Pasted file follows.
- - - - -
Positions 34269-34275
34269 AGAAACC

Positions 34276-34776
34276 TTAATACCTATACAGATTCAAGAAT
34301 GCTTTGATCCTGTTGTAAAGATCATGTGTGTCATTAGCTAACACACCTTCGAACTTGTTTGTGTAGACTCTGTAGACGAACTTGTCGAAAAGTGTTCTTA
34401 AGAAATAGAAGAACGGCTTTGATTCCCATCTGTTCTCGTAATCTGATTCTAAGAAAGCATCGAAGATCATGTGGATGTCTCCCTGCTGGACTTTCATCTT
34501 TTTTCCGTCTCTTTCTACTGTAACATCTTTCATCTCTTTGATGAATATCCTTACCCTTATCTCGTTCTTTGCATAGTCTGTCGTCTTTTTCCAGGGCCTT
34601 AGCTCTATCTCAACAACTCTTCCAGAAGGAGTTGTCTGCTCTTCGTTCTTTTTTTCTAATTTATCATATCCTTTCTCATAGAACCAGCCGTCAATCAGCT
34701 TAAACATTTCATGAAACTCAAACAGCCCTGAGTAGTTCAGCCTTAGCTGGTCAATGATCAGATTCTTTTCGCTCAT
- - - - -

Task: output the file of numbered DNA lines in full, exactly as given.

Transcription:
Positions 34269-34275
34269 AGAAACC

Positions 34276-34776
34276 TTAATACCTATACAGATTCAAGAAT
34301 GCTTTGATCCTGTTGTAAAGATCATGTGTGTCATTAGCTAACACACCTTCGAACTTGTTTGTGTAGACTCTGTAGACGAACTTGTCGAAAAGTGTTCTTA
34401 AGAAATAGAAGAACGGCTTTGATTCCCATCTGTTCTCGTAATCTGATTCTAAGAAAGCATCGAAGATCATGTGGATGTCTCCCTGCTGGACTTTCATCTT
34501 TTTTCCGTCTCTTTCTACTGTAACATCTTTCATCTCTTTGATGAATATCCTTACCCTTATCTCGTTCTTTGCATAGTCTGTCGTCTTTTTCCAGGGCCTT
34601 AGCTCTATCTCAACAACTCTTCCAGAAGGAGTTGTCTGCTCTTCGTTCTTTTTTTCTAATTTATCATATCCTTTCTCATAGAACCAGCCGTCAATCAGCT
34701 TAAACATTTCATGAAACTCAAACAGCCCTGAGTAGTTCAGCCTTAGCTGGTCAATGATCAGATTCTTTTCGCTCAT